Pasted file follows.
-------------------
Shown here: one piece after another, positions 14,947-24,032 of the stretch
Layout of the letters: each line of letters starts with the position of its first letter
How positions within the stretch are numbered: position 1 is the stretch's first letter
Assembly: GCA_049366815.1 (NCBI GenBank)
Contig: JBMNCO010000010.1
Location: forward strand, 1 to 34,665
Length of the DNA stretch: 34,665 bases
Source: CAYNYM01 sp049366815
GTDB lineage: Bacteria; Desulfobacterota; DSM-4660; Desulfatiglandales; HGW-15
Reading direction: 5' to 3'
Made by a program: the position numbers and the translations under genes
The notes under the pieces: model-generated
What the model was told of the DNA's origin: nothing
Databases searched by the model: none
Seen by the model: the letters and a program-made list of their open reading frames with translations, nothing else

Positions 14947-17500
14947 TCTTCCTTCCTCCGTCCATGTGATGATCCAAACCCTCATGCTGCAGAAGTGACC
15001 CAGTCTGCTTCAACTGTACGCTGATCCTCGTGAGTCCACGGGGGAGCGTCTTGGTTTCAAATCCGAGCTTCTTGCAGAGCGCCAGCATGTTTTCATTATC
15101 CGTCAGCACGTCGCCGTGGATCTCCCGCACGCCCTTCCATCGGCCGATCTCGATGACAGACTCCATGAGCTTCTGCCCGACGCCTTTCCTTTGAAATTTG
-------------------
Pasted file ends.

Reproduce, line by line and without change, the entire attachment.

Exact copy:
Shown here: one piece after another, positions 14,947-24,032 of the stretch
Layout of the letters: each line of letters starts with the position of its first letter
How positions within the stretch are numbered: position 1 is the stretch's first letter
Assembly: GCA_049366815.1 (NCBI GenBank)
Contig: JBMNCO010000010.1
Location: forward strand, 1 to 34,665
Length of the DNA stretch: 34,665 bases
Source: CAYNYM01 sp049366815
GTDB lineage: Bacteria; Desulfobacterota; DSM-4660; Desulfatiglandales; HGW-15
Reading direction: 5' to 3'
Made by a program: the position numbers and the translations under genes
The notes under the pieces: model-generated
What the model was told of the DNA's origin: nothing
Databases searched by the model: none
Seen by the model: the letters and a program-made list of their open reading frames with translations, nothing else

Positions 14947-17500
14947 TCTTCCTTCCTCCGTCCATGTGATGATCCAAACCCTCATGCTGCAGAAGTGACC
15001 CAGTCTGCTTCAACTGTACGCTGATCCTCGTGAGTCCACGGGGGAGCGTCTTGGTTTCAAATCCGAGCTTCTTGCAGAGCGCCAGCATGTTTTCATTATC
15101 CGTCAGCACGTCGCCGTGGATCTCCCGCACGCCCTTCCATCGGCCGATCTCGATGACAGACTCCATGAGCTTCTGCCCGACGCCTTTCCTTTGAAATTTG